According to Ebrahimi, personal identities have traditionally belonged to organisations that provide consumer services, such as banks, employers and the social media giants. “They have extracted your identity and they say they will safeguard everything – you have access to it but you don’t have ownership of it,” he said.

With ShoCard, all the data required to authenticate consumers is stored on the phone itself and no one else has access to it.

Ebrahimi, who has a team of 15, mainly software engineers, said he is looking at global and Middle Eastern partnerships to help scale up his business.

ShoCard has been working with Saudi Arabian implementation partner Ateon to produce the local ATM ID prototype. Ateon is a member of the Alhamrani Group, which already has strategic partnerships with global blockchain companies, such as SettleMint, Shocard, Sofitto and EduChain.

ShoCard works very closely with Ateon, said Ebrahimi. “They come over to the US often and we send our folks to Saudi to work with them directly. We utilise Ateon for engagement with different banks. It is more of a distributor for our technology.”

He added: “There is a lot of interest and optimism around technology in the Middle East. What we see in the region is often that they want to be the first to adopt different technologies, become more digital and make advancements over others, rather than being followers.”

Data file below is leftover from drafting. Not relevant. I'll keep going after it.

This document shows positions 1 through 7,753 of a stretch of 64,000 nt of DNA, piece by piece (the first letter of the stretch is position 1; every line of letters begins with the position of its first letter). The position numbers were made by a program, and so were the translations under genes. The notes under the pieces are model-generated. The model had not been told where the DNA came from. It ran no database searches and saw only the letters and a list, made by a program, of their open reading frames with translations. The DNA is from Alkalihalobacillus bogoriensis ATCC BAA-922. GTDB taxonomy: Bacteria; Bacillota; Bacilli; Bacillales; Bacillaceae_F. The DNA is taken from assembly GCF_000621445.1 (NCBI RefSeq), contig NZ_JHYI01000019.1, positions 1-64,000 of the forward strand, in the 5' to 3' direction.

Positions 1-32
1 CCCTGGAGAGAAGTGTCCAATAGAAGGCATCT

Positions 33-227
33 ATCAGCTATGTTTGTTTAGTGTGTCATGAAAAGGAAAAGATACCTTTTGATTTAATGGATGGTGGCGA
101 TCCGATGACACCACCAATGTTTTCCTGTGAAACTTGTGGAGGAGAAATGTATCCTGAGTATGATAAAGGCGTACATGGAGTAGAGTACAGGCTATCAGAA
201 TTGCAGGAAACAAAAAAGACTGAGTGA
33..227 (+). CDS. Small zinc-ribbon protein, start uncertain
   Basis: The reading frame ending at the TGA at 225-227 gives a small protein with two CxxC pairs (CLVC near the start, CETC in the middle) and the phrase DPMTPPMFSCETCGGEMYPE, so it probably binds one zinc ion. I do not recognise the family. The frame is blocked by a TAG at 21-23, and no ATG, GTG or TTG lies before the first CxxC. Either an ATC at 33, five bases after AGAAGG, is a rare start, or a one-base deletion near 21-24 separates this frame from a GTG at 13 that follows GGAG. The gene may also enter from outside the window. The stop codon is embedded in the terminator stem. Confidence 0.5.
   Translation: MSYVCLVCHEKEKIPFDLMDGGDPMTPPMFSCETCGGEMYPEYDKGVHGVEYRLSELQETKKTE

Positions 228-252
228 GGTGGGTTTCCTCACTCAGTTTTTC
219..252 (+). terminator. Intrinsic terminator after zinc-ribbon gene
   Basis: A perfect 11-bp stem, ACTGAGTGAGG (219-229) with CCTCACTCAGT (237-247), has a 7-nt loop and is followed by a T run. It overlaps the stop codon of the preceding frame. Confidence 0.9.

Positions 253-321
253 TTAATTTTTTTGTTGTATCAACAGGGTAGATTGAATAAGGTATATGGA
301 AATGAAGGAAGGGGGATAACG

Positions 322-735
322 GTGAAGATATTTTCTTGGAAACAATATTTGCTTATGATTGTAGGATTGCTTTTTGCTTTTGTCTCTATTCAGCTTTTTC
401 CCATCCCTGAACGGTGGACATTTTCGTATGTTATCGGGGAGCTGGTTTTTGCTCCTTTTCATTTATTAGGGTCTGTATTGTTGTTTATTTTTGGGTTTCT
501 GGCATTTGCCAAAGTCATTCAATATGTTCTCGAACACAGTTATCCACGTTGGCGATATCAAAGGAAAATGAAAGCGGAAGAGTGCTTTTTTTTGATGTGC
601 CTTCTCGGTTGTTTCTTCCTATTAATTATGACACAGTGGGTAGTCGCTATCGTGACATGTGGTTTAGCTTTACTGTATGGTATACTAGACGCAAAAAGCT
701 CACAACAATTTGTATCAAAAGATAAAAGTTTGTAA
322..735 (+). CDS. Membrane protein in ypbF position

Government digitisation programmes

Ebrahimi also attributed the region’s appetite for tech to major government digitisation programmes that are being rolled out across the Gulf Cooperation Council (GCC) countries, such as Saudi Arabia and the United Arab Emirates (UAE).

“There is a lot of government support for technology and they really try to understand it,” he said. “Our regional clients try to work with the banks and financial institutions to make sure the requirements are well understood.”

Ebrahimi said ShoCard is mainly focused on financial institutions and enterprises, but there is also growing demand for blockchain ID technology within the healthcare and travel verticals.

“Shocard can work for air travel by offering an additional identity step for when you are going through an airport,” he said. “But the real focus of what we do has really been in the financial sector and also enterprises, who we see as a bridge between new and existing technologies.

“We allow employees to log in without using usernames and passwords ­– they just use their phones. Customers don’t have to write any code.”

Ebrahimi said the future looks bright for the growth of blockchain technology in the Middle East. “What they’re using in the region now is only the tip of the iceberg – there are a lot more opportunities,” he said. “We are looking at working with countries to digitise their certification documents, so that citizens can have their certification on their mobile device.

“The opportunities go well beyond what we are doing right now, but you have to take it one step at a time to move forward.”